When designing an abstract class, why should you avoid calling abstract methods inside its constructor?

Solution:

This is a problem of initialization order. The subclass constructor will not have had a chance to run yet and there is no way to force it to run it before the parent class. Consider the following example class:

        public abstract class Widget {
	        private final int cachedWidth;
	        private final int cachedHeight;

	        public Widget() {
	            this.cachedWidth = width();
	            this.cachedHeight = height();
	        }

	        protected abstract int width();
	        protected abstract int height();
	    }

This seems like a good start for an abstract Widget: it allows subclasses to fill in width and height, and caches their initial values. However, look when you spec out a typical subclass implementation like so:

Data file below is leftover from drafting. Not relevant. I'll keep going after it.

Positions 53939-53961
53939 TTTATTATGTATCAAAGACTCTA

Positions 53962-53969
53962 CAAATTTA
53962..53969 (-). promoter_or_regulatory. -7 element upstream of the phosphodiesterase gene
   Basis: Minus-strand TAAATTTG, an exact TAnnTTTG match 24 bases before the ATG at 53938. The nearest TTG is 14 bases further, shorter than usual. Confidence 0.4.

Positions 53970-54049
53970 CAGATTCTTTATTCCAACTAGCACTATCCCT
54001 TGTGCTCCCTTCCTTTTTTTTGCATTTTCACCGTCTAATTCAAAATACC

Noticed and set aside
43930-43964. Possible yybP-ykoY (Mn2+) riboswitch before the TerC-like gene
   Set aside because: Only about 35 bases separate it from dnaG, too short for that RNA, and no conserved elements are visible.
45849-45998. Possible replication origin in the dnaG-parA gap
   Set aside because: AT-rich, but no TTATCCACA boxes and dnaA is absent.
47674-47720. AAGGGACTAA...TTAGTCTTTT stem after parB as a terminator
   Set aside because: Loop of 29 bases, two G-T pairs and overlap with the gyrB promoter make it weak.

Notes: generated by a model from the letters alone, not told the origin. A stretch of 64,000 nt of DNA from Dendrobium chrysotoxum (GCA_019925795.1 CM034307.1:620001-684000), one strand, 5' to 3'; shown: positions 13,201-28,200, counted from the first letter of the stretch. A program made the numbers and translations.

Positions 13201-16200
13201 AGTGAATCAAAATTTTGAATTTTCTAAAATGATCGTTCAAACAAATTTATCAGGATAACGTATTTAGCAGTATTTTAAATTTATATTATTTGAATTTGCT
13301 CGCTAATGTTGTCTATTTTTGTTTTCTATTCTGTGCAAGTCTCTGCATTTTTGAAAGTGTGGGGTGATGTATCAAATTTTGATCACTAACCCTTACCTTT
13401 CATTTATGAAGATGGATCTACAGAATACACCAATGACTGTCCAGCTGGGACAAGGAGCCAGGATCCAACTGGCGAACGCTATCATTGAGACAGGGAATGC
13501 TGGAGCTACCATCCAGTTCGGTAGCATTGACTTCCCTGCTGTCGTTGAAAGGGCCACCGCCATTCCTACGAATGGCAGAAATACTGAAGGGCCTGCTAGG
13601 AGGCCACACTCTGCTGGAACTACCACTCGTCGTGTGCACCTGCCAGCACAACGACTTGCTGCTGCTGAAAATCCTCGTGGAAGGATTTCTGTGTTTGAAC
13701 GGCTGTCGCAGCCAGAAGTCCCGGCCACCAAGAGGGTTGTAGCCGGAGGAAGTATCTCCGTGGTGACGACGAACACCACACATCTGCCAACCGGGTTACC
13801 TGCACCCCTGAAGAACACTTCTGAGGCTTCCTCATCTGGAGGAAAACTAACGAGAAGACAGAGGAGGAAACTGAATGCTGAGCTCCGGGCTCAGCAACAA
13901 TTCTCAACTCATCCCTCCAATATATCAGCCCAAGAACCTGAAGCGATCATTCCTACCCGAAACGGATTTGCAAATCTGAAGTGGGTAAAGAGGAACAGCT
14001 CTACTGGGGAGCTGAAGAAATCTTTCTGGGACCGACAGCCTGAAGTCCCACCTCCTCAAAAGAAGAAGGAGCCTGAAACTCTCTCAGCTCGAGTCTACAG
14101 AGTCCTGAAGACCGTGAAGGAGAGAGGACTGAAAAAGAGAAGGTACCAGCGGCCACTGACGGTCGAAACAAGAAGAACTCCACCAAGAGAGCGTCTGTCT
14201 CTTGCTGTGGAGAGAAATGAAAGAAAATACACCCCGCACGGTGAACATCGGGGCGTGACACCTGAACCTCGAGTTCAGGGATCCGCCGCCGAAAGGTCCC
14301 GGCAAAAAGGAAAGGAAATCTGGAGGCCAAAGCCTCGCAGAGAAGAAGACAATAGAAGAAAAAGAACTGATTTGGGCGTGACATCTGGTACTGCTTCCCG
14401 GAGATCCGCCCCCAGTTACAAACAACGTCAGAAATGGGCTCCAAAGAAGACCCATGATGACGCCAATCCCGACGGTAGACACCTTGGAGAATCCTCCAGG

public class SquareWidget extends Widget {
	        private final int size;

	        public SquareWidget(int size) {
	            this.size = size;
	        }

	        @Override
	        protected int width() {
	            return size;
	        }

	        @Override
	        protected int height() {
	            return size;
	        }
	    }

Now we’ve introduced a subtle bug: Widget.cachedWidth and Widget.cachedHeight will always be zero for SquareWidget instances! This is because the this.size = size assignment occurs after the Widget constructor runs.

Avoid calling abstract methods in your abstract classes’ constructors, as it restricts how those abstract methods can be implemented.

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